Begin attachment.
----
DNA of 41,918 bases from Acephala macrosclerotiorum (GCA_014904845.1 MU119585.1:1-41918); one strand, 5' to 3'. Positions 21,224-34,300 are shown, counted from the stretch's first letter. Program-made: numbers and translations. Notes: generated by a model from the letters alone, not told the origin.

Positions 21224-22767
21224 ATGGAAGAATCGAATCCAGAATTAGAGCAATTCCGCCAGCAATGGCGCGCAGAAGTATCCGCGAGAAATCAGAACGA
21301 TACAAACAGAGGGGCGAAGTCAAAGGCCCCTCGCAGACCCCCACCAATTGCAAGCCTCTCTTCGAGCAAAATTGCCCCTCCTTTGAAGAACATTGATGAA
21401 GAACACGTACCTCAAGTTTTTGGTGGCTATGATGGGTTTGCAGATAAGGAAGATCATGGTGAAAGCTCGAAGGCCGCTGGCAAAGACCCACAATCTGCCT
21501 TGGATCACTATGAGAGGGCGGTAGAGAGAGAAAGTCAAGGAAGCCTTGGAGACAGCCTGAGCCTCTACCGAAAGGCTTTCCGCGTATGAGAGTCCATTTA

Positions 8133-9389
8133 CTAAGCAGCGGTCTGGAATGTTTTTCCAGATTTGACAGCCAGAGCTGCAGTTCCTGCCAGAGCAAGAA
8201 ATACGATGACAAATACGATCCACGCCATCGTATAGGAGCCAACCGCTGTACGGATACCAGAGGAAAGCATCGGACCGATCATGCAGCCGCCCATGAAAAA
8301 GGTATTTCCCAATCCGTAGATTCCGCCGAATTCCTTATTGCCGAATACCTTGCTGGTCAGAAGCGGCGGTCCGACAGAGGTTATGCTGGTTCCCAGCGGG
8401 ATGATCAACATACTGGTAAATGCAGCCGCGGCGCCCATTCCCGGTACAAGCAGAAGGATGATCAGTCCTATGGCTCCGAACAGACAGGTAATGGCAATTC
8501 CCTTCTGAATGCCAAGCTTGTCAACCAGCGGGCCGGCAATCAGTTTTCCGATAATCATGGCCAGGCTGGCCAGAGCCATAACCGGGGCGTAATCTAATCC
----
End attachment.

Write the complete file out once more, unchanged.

DNA of 41,918 bases from Acephala macrosclerotiorum (GCA_014904845.1 MU119585.1:1-41918); one strand, 5' to 3'. Positions 21,224-34,300 are shown, counted from the stretch's first letter. Program-made: numbers and translations. Notes: generated by a model from the letters alone, not told the origin.

Positions 21224-22767
21224 ATGGAAGAATCGAATCCAGAATTAGAGCAATTCCGCCAGCAATGGCGCGCAGAAGTATCCGCGAGAAATCAGAACGA
21301 TACAAACAGAGGGGCGAAGTCAAAGGCCCCTCGCAGACCCCCACCAATTGCAAGCCTCTCTTCGAGCAAAATTGCCCCTCCTTTGAAGAACATTGATGAA
21401 GAACACGTACCTCAAGTTTTTGGTGGCTATGATGGGTTTGCAGATAAGGAAGATCATGGTGAAAGCTCGAAGGCCGCTGGCAAAGACCCACAATCTGCCT
21501 TGGATCACTATGAGAGGGCGGTAGAGAGAGAAAGTCAAGGAAGCCTTGGAGACAGCCTGAGCCTCTACCGAAAGGCTTTCCGCGTATGAGAGTCCATTTA

Positions 8133-9389
8133 CTAAGCAGCGGTCTGGAATGTTTTTCCAGATTTGACAGCCAGAGCTGCAGTTCCTGCCAGAGCAAGAA
8201 ATACGATGACAAATACGATCCACGCCATCGTATAGGAGCCAACCGCTGTACGGATACCAGAGGAAAGCATCGGACCGATCATGCAGCCGCCCATGAAAAA
8301 GGTATTTCCCAATCCGTAGATTCCGCCGAATTCCTTATTGCCGAATACCTTGCTGGTCAGAAGCGGCGGTCCGACAGAGGTTATGCTGGTTCCCAGCGGG
8401 ATGATCAACATACTGGTAAATGCAGCCGCGGCGCCCATTCCCGGTACAAGCAGAAGGATGATCAGTCCTATGGCTCCGAACAGACAGGTAATGGCAATTC
8501 CCTTCTGAATGCCAAGCTTGTCAACCAGCGGGCCGGCAATCAGTTTTCCGATAATCATGGCCAGGCTGGCCAGAGCCATAACCGGGGCGTAATCTAATCC